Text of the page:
Multiscalar Spaces: Deep Mapping the Lake District with Literary GIS

The Lab
Level 2 of the Digital Studio
West Wing of Arts West
(access via the rear lift)

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Dr Joanna Taylor (@JoTayl0r0)
University of Manchester

For many scholars in literary studies, GIS continue to seem antithetical to the nuanced close reading of individual texts that characterises the discipline. A danger with using GIS to read the spatial data provided by written texts is that they reduce the significance of the individual text in preference for the large corpora, or that they privilege distant reading over close.

Reporting on the Leverhulme Trust-funded project 'Geospatial Innovation in the Digital Humanities: A Deep Map of the English Lake District' (2015-18), this seminar will examine how GIS might be used, to adapt Matthew Jockers's term, for microanalysis. It will offer an overview of the challenges faced in using GIS for literary study, and explore how the 'Geospatial Innovation' project combated some of these issues. The seminar will suggest that a literary approach to mappable data might help uncover experiential meaning in digital projects in ways that situate humanists more centrally in a digital world.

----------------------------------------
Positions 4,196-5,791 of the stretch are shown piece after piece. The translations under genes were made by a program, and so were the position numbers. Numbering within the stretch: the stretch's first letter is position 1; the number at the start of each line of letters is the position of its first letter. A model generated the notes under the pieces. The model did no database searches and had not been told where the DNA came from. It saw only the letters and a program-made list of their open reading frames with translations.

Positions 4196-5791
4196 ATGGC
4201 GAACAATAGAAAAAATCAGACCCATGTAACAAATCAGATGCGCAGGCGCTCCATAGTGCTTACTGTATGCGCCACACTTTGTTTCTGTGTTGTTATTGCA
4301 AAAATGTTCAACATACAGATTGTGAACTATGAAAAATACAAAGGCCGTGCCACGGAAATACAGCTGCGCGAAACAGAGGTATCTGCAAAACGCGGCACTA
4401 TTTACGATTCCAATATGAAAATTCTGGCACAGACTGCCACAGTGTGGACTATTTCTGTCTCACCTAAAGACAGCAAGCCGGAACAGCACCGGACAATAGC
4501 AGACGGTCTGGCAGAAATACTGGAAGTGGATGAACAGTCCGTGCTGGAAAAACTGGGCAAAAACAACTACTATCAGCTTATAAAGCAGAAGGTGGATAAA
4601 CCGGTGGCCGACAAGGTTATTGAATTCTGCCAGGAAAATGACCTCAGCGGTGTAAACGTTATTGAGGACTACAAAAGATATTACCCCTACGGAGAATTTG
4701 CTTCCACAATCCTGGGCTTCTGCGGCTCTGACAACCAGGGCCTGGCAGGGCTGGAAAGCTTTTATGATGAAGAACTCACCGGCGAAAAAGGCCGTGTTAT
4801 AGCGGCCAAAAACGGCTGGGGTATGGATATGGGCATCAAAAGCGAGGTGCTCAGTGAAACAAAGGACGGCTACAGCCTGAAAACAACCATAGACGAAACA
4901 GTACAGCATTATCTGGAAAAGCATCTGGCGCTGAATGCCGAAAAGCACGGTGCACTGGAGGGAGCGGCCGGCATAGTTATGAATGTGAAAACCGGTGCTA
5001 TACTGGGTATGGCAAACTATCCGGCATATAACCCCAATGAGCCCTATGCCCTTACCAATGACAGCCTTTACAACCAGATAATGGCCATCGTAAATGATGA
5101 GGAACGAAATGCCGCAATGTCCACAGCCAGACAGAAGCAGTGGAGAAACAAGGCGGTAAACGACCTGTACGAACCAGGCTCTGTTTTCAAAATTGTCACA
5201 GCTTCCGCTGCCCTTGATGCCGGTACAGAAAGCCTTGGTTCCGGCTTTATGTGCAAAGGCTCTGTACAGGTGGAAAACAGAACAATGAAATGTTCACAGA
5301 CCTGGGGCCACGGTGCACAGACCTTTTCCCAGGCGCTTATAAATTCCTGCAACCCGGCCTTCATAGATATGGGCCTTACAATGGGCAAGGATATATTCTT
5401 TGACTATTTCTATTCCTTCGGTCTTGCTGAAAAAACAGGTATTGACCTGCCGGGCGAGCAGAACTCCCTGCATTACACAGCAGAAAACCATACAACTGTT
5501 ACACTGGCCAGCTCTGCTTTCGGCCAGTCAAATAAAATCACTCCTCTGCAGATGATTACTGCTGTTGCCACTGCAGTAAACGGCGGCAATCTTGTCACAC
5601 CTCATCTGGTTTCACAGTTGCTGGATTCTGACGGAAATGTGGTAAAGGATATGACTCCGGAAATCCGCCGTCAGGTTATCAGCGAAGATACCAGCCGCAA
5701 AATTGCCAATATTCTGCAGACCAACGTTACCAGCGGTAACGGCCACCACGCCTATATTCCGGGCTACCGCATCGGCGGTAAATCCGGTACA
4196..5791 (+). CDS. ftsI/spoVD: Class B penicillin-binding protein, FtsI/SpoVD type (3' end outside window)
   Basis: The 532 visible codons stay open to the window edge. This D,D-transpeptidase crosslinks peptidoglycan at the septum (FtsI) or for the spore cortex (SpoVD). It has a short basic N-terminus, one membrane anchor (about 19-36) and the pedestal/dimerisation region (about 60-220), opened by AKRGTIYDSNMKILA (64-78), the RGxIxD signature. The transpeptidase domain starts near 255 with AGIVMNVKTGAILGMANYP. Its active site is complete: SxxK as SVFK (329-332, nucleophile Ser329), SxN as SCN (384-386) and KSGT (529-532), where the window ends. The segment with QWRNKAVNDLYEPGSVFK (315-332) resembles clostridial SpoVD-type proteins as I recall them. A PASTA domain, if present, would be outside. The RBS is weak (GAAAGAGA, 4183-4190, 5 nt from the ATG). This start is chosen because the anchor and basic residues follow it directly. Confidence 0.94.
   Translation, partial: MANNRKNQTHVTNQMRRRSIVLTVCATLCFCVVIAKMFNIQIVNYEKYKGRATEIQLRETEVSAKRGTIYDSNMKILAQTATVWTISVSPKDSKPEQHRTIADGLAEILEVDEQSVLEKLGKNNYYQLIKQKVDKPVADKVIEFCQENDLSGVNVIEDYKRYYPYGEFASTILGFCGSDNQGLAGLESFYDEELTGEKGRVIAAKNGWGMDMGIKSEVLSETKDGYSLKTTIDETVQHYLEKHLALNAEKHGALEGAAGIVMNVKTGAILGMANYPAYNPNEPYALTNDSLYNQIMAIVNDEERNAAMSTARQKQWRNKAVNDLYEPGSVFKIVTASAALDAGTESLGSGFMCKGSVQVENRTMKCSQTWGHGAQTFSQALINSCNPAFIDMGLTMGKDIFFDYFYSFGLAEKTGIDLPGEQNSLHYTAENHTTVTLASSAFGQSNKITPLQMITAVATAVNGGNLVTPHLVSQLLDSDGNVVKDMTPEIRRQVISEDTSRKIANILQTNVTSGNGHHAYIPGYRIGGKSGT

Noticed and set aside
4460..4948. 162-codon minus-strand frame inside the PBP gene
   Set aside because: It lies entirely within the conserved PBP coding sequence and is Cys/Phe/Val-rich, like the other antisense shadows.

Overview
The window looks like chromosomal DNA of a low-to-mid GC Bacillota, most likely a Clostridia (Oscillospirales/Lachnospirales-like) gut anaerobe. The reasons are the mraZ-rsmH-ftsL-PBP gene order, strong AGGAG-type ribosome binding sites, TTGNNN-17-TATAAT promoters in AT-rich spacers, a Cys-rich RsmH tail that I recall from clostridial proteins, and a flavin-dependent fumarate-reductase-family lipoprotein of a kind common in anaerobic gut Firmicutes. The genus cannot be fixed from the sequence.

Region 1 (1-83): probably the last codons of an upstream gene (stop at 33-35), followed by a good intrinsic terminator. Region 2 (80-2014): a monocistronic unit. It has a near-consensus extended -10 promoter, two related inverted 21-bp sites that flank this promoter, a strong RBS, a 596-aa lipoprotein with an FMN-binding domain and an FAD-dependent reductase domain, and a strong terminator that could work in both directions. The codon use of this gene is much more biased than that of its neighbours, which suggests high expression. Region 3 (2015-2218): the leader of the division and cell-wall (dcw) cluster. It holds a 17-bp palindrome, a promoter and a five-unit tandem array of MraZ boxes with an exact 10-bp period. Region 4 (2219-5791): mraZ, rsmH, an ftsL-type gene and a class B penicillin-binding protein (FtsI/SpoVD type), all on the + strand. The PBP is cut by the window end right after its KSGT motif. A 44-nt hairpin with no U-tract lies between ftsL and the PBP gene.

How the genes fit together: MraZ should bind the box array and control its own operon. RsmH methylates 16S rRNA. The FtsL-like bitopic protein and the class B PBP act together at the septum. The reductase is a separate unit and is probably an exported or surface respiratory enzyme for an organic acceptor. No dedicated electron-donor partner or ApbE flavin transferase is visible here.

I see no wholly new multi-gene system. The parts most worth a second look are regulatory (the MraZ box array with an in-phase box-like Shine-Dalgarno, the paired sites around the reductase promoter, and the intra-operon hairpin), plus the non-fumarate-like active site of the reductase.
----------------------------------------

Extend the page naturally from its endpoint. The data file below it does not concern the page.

Dr Joanna Taylor is Presidential Academic Fellow in Digital Humanities at the University of Manchester. Her current research focuses on environmental and digital humanities, and specifically how digital cartographies can intersect with close readings of historical landscape literature to inform modern environmental perceptions and practices.

Image: Geospatial Innovation project, Lancaster University and Leverhulme Trust